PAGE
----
Number 6: Getting Carded
Digital e-cards spreading the holiday cheer are fun and easy and most importantly, thoughtful. While you may want to send a loved one “Season’s Greetings,” hackers are looking to wish you a “Merry Malware!” Well-known e-card sites are safe, but be wary of potential scams that cause you to download a virus onto your device.
TIP: Be wary of e-cards from unknown senders.

Number 7: Holiday Travel Scams
With travel on the rise during peak holiday times, online scammers are ready to take advantage of the fact that consumers often become less vigilant about their safety. Fake online travel deal links are bountiful.

TIP: When booking travel plans this holiday season, be wary of sites that request money or credit card information in advance. If you are opting to rent a residence during your travels, back-check the address of the rental site to make sure it’s legitimate. Many scams have been uncovered where consumers paid upfront, arrived at their destination, and found there was no physical unit or that they have been scammed by someone posing as the owner.

Number 8: Bank Robocall Scam
Hackers sadly try to take advantage of the fact that consumers are concerned about fraud, particularly during the holidays when credit and debit card holders are making a large number of transactions. In some cases, consumers receive fake automated phone calls masquerading as their banks’ fraud departments. These “robo calls” claim that the user’s account has been compromised and request personal information such as account passwords, to make changes.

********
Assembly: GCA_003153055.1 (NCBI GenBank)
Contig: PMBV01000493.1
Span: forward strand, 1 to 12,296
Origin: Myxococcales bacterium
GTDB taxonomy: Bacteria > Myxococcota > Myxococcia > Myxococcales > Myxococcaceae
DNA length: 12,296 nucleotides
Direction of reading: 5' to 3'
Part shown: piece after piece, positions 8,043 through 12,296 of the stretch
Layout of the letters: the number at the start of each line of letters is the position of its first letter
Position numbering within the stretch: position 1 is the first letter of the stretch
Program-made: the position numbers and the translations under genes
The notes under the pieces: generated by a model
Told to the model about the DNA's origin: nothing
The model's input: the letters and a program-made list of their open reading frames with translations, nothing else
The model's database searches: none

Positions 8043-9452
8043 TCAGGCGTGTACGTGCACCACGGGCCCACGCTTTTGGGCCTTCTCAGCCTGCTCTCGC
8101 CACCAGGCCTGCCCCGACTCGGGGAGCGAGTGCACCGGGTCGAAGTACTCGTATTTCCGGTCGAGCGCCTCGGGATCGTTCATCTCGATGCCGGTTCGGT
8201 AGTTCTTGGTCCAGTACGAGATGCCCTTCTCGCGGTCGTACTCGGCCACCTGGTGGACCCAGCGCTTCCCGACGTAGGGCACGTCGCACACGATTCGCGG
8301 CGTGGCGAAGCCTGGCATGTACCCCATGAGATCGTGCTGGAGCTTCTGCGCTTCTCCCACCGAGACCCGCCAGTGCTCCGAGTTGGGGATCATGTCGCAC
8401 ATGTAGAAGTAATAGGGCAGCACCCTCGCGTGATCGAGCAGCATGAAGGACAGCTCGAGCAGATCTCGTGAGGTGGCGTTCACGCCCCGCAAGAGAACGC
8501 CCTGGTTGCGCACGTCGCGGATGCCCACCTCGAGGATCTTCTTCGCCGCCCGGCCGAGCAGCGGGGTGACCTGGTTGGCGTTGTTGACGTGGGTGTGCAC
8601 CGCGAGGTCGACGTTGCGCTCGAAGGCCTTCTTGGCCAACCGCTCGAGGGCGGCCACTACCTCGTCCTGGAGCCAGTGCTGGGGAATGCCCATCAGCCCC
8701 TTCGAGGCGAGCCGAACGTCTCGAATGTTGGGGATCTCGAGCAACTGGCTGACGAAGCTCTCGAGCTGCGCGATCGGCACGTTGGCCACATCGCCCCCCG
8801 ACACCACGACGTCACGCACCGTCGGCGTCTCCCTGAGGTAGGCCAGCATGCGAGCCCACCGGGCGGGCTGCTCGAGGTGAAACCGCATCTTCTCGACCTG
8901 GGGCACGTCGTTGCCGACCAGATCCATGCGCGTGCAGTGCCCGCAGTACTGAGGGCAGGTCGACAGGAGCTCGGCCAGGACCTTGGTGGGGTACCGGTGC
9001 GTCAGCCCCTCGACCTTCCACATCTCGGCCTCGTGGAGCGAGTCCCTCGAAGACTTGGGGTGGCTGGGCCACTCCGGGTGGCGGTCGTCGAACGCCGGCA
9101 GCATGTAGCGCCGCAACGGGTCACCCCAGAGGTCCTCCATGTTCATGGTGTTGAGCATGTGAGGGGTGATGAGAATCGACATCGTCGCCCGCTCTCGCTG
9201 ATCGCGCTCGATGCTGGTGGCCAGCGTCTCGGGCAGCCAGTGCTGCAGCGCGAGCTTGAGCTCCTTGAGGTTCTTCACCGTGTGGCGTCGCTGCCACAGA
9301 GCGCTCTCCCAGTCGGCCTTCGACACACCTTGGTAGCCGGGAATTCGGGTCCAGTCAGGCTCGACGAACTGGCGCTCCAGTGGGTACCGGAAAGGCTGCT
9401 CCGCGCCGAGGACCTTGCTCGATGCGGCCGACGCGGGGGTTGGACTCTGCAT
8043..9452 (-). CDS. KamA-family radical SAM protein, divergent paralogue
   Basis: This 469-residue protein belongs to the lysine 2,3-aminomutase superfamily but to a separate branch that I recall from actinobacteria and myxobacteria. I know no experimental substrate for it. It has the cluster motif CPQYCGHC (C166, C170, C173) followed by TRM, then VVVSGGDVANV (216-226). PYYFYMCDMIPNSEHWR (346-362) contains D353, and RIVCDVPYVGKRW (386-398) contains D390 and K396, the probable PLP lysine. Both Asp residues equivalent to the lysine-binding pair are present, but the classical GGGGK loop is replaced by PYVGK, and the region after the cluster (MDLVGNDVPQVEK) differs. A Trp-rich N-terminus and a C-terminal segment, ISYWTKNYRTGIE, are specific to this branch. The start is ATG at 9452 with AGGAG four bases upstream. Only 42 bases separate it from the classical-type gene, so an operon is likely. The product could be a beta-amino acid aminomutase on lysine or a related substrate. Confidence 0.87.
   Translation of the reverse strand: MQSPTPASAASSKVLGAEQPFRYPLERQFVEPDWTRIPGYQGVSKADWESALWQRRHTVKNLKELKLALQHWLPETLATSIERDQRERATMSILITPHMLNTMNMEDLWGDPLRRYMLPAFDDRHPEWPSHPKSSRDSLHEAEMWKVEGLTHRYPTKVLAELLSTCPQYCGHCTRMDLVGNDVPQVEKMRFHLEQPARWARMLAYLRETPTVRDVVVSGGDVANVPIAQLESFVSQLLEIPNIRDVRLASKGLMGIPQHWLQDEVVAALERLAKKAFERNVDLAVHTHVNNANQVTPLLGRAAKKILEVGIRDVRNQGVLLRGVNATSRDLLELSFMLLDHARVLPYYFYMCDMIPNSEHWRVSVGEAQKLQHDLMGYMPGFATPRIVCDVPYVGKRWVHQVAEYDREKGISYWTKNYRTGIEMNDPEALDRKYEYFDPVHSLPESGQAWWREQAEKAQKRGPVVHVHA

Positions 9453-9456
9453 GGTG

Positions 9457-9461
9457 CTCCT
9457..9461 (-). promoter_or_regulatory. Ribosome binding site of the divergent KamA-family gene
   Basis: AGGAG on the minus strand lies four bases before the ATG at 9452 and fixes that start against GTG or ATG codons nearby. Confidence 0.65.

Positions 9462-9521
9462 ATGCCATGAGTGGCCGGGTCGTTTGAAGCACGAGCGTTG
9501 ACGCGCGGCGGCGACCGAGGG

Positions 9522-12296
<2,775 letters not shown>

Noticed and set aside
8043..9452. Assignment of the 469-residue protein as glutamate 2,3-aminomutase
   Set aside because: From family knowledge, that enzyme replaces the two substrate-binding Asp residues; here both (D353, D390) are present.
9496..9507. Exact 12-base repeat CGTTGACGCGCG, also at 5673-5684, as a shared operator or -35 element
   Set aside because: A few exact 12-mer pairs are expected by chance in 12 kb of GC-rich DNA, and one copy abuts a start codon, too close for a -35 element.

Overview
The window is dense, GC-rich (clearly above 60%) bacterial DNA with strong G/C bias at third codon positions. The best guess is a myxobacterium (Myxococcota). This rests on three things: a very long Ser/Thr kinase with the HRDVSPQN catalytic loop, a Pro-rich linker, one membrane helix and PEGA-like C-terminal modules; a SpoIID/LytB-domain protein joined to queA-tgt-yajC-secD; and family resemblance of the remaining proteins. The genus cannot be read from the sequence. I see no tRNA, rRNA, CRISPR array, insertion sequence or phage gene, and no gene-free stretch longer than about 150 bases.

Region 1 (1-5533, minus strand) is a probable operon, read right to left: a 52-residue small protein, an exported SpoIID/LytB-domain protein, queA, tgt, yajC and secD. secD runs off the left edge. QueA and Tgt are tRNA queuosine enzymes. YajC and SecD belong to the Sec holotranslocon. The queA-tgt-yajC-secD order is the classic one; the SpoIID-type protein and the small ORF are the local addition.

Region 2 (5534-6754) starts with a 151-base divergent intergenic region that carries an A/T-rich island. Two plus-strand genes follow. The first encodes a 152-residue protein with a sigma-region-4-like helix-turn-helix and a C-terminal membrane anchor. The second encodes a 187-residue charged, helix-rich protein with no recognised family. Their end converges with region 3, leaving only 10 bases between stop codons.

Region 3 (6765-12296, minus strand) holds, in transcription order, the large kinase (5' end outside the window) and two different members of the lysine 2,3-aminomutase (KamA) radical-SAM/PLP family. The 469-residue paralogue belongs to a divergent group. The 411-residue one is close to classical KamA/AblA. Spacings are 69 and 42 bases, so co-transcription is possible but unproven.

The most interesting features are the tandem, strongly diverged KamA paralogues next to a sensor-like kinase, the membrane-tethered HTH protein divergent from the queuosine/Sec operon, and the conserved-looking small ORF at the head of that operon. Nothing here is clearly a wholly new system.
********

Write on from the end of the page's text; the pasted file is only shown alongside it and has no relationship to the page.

TIP: If you get a call from your bank about your account, insist on calling them back. Hang up, and call the bank through the official main line to ensure that the person you were talking to was truly an employee of the bank.

Number 9: ATM Skimming
During the holiday season, you need cash and are usually in a rush to get it. Criminals can access your information at ATMs by installing skimming devices to steal the data off your card’s magnetic strip, and using either a video camera or keypad overlay to capture your PIN.

TIP: When withdrawing money, be aware of your surroundings. Check to make sure that you are in a safe place to enter your information. If anything looks amiss, leave. Additionally, inspect the ATM for loose wires or machine parts that may have been tampered with.

Number 10: Year in Review Traps
Many news services capitalize on the holidays by developing “Year in Review” articles. Companies should warn their employees about the risks of clicking on these types of links from their work emails. Links from phony sources could infect and compromise the security of company devices.